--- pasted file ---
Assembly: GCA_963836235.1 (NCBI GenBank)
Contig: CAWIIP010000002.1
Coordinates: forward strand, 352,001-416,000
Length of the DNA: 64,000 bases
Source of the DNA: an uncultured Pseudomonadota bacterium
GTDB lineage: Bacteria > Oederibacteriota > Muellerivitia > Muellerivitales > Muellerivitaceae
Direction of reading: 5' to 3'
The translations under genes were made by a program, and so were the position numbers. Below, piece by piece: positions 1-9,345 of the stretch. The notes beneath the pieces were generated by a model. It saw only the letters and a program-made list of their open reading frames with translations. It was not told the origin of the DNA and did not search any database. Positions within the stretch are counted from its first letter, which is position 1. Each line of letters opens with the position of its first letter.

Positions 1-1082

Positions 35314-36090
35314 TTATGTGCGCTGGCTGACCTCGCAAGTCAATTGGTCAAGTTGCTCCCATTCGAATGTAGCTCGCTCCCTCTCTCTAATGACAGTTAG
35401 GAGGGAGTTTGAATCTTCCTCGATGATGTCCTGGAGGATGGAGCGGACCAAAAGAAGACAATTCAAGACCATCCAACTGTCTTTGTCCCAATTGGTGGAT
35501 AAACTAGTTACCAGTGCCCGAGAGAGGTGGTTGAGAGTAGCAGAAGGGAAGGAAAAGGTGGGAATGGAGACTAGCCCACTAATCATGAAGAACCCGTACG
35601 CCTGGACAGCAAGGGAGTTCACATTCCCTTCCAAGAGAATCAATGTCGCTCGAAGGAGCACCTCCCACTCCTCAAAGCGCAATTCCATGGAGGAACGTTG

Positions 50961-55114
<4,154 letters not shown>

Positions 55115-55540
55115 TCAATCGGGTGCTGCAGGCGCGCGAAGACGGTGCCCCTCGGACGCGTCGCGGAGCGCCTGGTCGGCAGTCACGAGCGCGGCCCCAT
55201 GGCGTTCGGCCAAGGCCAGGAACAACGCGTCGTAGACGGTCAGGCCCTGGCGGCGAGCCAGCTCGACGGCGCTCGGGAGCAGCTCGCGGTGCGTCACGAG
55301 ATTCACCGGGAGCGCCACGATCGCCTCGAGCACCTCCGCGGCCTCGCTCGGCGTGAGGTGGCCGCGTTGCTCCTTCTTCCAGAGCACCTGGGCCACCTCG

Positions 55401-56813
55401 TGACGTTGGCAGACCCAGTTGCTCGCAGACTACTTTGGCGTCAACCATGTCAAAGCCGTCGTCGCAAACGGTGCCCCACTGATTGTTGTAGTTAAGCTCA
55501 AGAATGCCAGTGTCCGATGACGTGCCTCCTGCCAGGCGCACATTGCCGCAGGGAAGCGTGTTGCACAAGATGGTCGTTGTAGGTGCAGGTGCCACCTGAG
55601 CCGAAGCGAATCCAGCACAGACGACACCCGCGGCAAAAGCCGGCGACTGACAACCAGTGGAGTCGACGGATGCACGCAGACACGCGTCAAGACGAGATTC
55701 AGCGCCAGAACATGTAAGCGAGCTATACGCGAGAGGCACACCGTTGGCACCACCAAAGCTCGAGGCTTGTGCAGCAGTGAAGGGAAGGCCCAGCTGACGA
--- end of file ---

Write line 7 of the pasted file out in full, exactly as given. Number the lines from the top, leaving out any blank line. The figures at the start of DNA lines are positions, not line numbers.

Direction of reading: 5' to 3'